PENSION PLAN FOR EMPLOYEES OF CONCORDIA UNIVERSITY HOW THE PLAN WORKS FOR PART-TIME FACULTY

 
 
Concordia University Part-time Faculty Association
                  Association des professeur(e)s à temps partiel de l’Université Concordia

  PENSION PLAN FOR EMPLOYEES OF CONCORDIA UNIVERSITY
       HOW THE PLAN WORKS FOR PART-TIME FACULTY
                             TABLE OF CONTENTS
                                                                                     Page
       What is the Pension Plan for Employees of Concordia University?                 2
       Eligibility, Enrollment & Contribution Costs                                     3
       How to qualify early and cost of not accruing service                            4
       What your benefits are based on                                  5
             Final Average Earnings & Years of Credited Service Explained
       How benefits are calculated: The Pension Formula with examples                   6
       Planning for your beneficiary- how it affects your pension                       9
       Payment options including Guarantee & Survivor Annuities                       10
            How Joint & Survivor payment options work                                 11
       If I leave Concordia, what happens to my pension?                              12
               "Termination Benefits"
       What if there's a GAP in my employment?                                        13
       Never say “retire”! Communicating with the University
       What you need to retire, including description of QPP & OAS                    14
       The Concordia Pension Plan, QPP, CPP and OAS                                   15
             Ages when you become eligible
             How and when to apply
             Can I collect Concordia Pension but not the QPP/CPP?
       Appendix – Information for CUCEPTFU, CARE & TRAC                               16
       Glossary of Terms                                                              17
       Information Resources                                                          20
Disclaimer: This document was prepared by CUPFA and not by Concordia University. It may be
updated from time to time. The contents of this document contain the best information we were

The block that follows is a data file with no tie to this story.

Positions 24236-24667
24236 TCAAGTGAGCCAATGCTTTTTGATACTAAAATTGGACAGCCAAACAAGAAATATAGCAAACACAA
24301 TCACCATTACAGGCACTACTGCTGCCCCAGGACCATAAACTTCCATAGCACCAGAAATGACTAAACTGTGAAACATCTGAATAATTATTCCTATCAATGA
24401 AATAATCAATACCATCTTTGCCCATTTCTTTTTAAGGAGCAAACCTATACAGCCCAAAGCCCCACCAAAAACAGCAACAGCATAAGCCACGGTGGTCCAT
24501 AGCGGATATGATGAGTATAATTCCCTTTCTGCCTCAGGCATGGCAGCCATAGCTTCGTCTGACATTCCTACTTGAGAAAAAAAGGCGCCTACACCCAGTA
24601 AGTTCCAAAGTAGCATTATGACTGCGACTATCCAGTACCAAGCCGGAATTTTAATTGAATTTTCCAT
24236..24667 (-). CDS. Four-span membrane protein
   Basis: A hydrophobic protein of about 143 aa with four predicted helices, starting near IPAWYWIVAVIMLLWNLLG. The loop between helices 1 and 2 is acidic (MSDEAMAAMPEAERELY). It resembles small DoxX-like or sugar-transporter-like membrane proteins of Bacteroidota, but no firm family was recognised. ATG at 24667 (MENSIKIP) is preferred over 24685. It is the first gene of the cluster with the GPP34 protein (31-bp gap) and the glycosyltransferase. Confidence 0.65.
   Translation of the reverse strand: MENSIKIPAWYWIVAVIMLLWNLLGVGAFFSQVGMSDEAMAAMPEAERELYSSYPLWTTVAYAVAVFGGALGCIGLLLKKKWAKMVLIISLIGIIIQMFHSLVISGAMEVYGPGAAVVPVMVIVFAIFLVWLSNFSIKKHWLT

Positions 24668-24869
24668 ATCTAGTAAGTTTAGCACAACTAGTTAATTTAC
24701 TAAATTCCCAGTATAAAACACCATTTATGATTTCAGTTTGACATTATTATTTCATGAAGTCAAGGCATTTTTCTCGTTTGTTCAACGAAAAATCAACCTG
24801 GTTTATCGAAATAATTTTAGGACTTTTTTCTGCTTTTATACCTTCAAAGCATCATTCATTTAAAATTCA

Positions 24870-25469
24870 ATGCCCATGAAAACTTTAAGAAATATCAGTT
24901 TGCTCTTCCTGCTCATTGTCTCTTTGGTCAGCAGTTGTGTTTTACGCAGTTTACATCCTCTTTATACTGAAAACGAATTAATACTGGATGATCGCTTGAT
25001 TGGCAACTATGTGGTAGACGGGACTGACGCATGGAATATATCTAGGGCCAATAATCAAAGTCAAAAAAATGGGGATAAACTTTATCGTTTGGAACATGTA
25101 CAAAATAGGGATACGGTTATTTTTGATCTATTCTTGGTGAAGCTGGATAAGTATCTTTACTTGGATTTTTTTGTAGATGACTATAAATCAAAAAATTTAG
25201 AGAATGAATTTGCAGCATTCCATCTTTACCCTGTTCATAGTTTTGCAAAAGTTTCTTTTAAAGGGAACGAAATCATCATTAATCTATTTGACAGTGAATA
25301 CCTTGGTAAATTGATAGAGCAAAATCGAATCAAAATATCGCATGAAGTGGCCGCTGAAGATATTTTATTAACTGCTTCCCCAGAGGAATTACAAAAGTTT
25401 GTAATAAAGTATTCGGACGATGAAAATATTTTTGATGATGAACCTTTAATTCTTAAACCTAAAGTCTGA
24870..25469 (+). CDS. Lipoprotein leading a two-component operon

able to acquire at the time of writing, but rules and definitions may change over time and links to
websites change. Readers should confirm all information and acquire professional advice before
acting on any information contained in this document. CUPFA is not responsible for any financial
decisions that you make. We also recommend you read our document Financial & Retirement
Planning for Part-Time Faculty on the CUPFA website.

Prepared: 30 January 2019 – Note: deemed salary levels for 2019 not yet available.
                                                     1
WHAT IS THE PENSION PLAN FOR EMPLOYEES OF CONCORDIA?

     It is a worry-free way to save for retirement. It provides benefits that are
     defined* ahead of time based on a set formula using your pensionable earnings
     and years of credited service.

     As a result, your benefits are guaranteed and protected, regardless of economic
     or market conditions. Investment returns do not affect your defined benefits*.
     The University is responsible for ensuring that the plan is sufficiently funded to
     provide the pension benefits that you earn under the plan.

     Once you have earned enough in a calendar year to become eligible, you can be
     enrolled as an accruing service member. This means you will make payroll
     contributions and build retirement income under the plan. Your contributions
     represent 45% of plan costs, while the University contributes 55% of plan costs.
     This is a more generous arrangement than at other universities where the costs
     are split 50-50 between employer and employees.

     A very detailed website has been created by the Human Resources Department
     at Concordia to answer many frequently asked questions about the Concordia
     Pension Plan and retirement planning in general.

     http://www.concordia.ca/hr/benefits/pension/
     ________________________________________________________________
     *There are two kinds of pension plans, defined benefit and defined contribution.

     A defined benefit pension plan stipulates what your monthly lifetime pension will
     be ahead of time based on your pensionable earnings and years of credited
     service. Your monthly payments are guaranteed by the employer. The
     employer bears the risk of a shortfall in investment results. This is the kind of